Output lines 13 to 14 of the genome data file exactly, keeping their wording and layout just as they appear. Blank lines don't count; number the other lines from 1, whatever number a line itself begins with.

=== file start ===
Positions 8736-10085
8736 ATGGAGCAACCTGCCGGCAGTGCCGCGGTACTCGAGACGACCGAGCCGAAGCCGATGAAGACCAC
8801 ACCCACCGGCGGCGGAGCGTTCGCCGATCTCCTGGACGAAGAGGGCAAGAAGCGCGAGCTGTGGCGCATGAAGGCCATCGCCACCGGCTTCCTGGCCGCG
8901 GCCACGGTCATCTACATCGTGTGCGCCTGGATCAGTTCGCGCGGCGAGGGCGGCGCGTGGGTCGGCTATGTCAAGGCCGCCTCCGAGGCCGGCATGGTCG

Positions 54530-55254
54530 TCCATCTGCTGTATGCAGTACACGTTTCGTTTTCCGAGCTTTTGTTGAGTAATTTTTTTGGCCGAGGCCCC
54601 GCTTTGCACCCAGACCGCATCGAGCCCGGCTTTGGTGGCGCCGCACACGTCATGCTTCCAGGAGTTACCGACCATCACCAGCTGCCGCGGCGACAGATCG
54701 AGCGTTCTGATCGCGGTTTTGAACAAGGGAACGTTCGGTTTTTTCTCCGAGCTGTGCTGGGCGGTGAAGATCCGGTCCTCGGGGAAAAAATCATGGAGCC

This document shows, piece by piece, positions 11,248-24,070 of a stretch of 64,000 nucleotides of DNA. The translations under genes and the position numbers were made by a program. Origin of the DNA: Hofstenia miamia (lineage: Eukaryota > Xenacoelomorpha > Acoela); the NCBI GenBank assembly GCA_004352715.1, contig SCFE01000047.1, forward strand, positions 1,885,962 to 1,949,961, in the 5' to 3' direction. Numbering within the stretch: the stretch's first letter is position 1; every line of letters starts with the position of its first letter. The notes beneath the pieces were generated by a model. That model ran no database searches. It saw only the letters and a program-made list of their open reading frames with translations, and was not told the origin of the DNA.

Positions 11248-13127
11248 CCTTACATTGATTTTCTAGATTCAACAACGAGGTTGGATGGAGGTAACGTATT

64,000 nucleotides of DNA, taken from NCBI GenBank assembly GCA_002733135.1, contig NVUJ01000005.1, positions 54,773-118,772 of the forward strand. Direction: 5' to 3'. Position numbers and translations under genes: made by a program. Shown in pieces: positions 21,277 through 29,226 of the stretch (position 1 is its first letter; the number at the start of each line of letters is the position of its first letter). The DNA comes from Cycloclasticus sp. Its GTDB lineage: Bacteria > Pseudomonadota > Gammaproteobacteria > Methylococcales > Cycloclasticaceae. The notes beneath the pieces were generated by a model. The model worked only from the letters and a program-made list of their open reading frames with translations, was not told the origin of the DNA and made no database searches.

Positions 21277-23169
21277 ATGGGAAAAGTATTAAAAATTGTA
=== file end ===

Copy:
Positions 21277-23169
21277 ATGGGAAAAGTATTAAAAATTGTA